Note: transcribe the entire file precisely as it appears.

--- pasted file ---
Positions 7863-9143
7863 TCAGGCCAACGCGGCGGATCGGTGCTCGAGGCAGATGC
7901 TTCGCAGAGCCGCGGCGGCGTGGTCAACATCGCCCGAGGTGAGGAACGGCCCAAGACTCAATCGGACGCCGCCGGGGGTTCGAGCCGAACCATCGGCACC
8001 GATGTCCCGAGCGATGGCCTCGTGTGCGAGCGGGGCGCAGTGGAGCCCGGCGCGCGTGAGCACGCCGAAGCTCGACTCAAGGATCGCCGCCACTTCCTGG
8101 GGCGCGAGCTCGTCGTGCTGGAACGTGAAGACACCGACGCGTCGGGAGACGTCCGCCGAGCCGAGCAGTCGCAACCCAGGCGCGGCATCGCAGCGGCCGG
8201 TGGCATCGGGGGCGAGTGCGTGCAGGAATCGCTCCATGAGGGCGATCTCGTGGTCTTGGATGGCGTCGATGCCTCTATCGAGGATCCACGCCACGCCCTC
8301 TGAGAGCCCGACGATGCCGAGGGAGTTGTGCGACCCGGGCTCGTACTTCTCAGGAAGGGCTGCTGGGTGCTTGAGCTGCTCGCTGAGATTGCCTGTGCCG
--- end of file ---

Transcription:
Positions 7863-9143
7863 TCAGGCCAACGCGGCGGATCGGTGCTCGAGGCAGATGC
7901 TTCGCAGAGCCGCGGCGGCGTGGTCAACATCGCCCGAGGTGAGGAACGGCCCAAGACTCAATCGGACGCCGCCGGGGGTTCGAGCCGAACCATCGGCACC
8001 GATGTCCCGAGCGATGGCCTCGTGTGCGAGCGGGGCGCAGTGGAGCCCGGCGCGCGTGAGCACGCCGAAGCTCGACTCAAGGATCGCCGCCACTTCCTGG
8101 GGCGCGAGCTCGTCGTGCTGGAACGTGAAGACACCGACGCGTCGGGAGACGTCCGCCGAGCCGAGCAGTCGCAACCCAGGCGCGGCATCGCAGCGGCCGG
8201 TGGCATCGGGGGCGAGTGCGTGCAGGAATCGCTCCATGAGGGCGATCTCGTGGTCTTGGATGGCGTCGATGCCTCTATCGAGGATCCACGCCACGCCCTC
8301 TGAGAGCCCGACGATGCCGAGGGAGTTGTGCGACCCGGGCTCGTACTTCTCAGGAAGGGCTGCTGGGTGCTTGAGCTGCTCGCTGAGATTGCCTGTGCCG